So, in the abovementioned Indiana case, the crooks demand $7,350,000 ($150,000 • 49) from an average citizen, who, unlike the jaded, soulless pornographer, likely doesn’t accumulate even a fraction of this amount over his lifespan. This pornographer whines to the judge about how piracy almost turned poor small business owners into panhandlers, yet just in a week from that mock trial she closes on a $16,000,000 house, which has an ocean-facing swimming pool filled with tears of thousands, whose lives had been turned upside down.

But that’s not all.

Wrongly accused. Once again

In this case, despite all the declared diligence in identifying the actual infringer, Lipscomb/Nicoletti time and again tried to shake down a wrong person. I already mentioned suing an 80 year old, but there are many more: a disturbing story of an assault on a clearly innocent immigrant, the refusals to consider innocents’ offers to examine their hard drives… I can go on and on. I also have many stories that I can’t publicize because innocents settled to avoid damage to families and careers, and making their letters full of tears and helpless anger public would put them in the crosshairs of the NDA breach. I hope to tell those stories on the witness stand when criminal RICO charges will be brought against Keith Lipscomb, Mary Schulz, Paul Nicoletti, Christopher Fiore, Jason Kotzker, Patrick Cerillo, Jon Hoppe, Colette and Brigham Field.

So, look at the email sent by Paul Nicoletti to a defendant’s attorney. In this email the troll casually admitted that the initial Doe was not the one who was supposed to receive all the harassment:


I planned to analyze this case in depth, but I’m exhausted. I urge you to read an excellent motion to dismiss for the failure to state a claim: Paul Overhauser attacked the extortion enterprise from an interesting angle — alleging that the trolls dance around direct claims of infringement, mixing up technical terms — all to avoid Rule 11(b) sanctions.

Plaintiff’s counsel is walking a thin line to avoid a possible Rule 11 violation. He is careful not to allege copying of any movies, because there is no such evidence. Instead, he carefully obfuscates the facts surrounding who is doing what, and exactly what is being copied. While Plaintiff’s counsel might be lauded for not over-pleading, his restraint comes at the expense the Complaint being subject to dismissal for failure to state a claim. If Plaintiff wishes to accuse Doe of copying something that is copyrighted by Plaintiff, it should do so in a way that puts its counsel at risk for a Rule 11 violation if he has not performed a reasonable pre-suit investigation.

Here, the only thing alleged to have been copied are “one or more bits” of uncopyrighted “hash files” that “correlate to” movie files. That alleged copying was incomplete, and did not result in a copy of any movie copyrighted by Plaintiff. Moreover, in any event, the copying was done by Plaintiff’s investigator, not Defendant. The only facts alleged are that Defendant had an Internet account, that some computer associated with that Internet account held some uncopyrighted “hash files”, and that Plaintiff’s investigator copied “one or more bits” of one of those hash files. These allegations do not plausibly allege copyright infringement by Defendant, so the Complaint should be dismissed for failure to state a claim.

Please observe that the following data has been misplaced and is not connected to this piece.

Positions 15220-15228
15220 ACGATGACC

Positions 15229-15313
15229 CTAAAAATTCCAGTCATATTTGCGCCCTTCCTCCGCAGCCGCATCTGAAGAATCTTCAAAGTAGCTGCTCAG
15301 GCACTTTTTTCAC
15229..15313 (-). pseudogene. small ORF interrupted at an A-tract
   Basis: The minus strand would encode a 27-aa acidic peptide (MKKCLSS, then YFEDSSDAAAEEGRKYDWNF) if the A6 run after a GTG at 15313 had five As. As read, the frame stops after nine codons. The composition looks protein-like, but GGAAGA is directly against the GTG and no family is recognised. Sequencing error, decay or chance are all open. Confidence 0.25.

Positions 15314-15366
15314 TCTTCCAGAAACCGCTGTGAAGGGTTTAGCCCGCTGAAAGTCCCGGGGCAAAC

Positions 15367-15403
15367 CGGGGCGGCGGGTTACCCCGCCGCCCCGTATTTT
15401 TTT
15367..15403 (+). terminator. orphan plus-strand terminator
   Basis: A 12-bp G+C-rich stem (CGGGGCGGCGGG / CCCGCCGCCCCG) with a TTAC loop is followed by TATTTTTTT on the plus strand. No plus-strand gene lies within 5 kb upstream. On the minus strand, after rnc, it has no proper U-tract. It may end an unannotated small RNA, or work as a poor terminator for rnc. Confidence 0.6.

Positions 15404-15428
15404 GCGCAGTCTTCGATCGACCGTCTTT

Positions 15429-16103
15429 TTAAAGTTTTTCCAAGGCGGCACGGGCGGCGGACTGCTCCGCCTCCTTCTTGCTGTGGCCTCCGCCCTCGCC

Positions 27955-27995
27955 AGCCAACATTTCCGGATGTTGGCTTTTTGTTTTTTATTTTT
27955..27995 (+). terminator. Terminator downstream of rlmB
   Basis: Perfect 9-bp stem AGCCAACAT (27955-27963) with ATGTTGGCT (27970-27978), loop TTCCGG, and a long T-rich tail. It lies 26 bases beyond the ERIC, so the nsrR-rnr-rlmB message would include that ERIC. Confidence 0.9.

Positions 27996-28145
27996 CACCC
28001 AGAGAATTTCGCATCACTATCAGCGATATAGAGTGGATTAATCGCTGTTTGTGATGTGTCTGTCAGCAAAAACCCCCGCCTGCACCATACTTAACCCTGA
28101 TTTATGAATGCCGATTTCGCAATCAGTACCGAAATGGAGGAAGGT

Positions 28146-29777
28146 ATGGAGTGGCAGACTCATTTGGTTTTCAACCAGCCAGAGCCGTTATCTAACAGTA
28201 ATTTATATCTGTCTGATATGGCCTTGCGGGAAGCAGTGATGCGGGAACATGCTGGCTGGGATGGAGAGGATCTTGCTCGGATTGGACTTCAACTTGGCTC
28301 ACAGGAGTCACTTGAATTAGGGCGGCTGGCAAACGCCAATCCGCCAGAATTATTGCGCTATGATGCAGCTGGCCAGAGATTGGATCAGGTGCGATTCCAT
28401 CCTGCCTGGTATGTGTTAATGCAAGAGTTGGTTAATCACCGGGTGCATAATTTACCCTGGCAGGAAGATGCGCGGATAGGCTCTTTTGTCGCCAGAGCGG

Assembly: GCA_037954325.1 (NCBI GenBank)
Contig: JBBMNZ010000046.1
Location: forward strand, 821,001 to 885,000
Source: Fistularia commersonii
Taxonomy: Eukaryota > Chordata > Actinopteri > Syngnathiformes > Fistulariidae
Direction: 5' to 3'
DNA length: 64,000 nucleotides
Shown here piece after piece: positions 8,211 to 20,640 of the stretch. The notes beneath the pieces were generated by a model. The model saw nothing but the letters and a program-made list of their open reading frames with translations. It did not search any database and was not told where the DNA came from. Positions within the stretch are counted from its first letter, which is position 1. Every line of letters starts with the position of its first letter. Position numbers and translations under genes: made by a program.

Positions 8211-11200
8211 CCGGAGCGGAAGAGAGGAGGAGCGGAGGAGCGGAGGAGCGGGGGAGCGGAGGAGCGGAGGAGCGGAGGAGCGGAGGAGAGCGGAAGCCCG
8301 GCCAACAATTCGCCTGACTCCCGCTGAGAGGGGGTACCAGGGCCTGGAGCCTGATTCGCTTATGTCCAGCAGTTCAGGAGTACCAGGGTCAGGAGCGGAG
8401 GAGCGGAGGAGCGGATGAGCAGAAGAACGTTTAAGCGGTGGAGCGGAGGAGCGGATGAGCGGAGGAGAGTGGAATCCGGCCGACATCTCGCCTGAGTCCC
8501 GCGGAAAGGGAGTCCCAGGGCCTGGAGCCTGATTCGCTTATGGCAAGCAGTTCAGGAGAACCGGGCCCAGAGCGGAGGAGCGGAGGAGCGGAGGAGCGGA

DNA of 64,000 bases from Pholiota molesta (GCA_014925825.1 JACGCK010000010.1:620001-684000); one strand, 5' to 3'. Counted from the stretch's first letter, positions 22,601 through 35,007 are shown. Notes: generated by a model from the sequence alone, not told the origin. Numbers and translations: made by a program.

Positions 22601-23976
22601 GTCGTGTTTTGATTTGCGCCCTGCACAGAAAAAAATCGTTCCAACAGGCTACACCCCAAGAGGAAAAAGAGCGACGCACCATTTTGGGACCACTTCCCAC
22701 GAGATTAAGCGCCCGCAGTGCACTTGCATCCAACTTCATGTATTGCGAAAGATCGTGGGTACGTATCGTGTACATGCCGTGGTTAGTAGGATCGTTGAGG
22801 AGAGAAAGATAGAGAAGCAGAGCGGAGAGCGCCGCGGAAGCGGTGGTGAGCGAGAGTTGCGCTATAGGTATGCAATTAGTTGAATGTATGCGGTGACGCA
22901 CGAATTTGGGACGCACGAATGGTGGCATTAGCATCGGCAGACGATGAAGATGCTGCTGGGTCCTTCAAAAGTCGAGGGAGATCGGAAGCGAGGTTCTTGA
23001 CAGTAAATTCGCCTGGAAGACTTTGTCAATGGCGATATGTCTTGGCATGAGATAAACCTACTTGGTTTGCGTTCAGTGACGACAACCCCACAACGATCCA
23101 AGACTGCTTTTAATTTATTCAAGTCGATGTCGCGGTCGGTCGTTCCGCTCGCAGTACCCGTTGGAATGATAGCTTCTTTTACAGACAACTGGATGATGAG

On 12/23/2013 Plaintiff replied in the familiar Lipscomb’s style: he slithers around facts, repeating old BS in circles, weaving words to prove unprovable, and not addressing the lint of Overhauser’s arguments.

On 1/2/2014 Overhauser filed a great reply saying just that: sophism and old crap don’t constitute a good argument.

A big if

To conclude on a brighter note, I want you to enjoy a sharp Paul Overhauser’s Reply in Support of Motion:


Happy New Year!

Posted: December 31, 2013 by SJD in Housekeeping
Tags: , , ,
It was a rollercoaster year.

Exactly one year ago Prenda was at the apogee of its Chutzpah. Trying to remove Judge Wright from the case with a forged copyright assignment was one of the major mistakes made by the arrogant attorneys John Steele and Paul Hansmeier. We know what happened. Stupendous Wright’s Star Trek order paved the way for many other silver hummers going upon Prenda’s head.

The farcical defamation suit meant to silence us, backfired on Prenda, and the likelihood of a new round of sanctions is great.

I don’t say that our community was central in crashing Prenda, yet we did our humble part diligently and we made a difference. I’m not a Don Quixote type and wouldn’t keep supporting the cause if I did not see a substantial impact.

Anyway, Prenda is done, and if I continue writing about it, it will be merely for the sake of entertainment.

In 2014 we will concentrate on other parasites that continue raping productive population. Keith “I’m not a troll” Lipscomb’s shakedown enterprise will get our special attention. Fortunately, the media started talking about X-Art, especially after two sanction orders, and more intellectually and ethically superior attorneys are bringing the fight to the next level. Just today I saw a heartwarming tweet: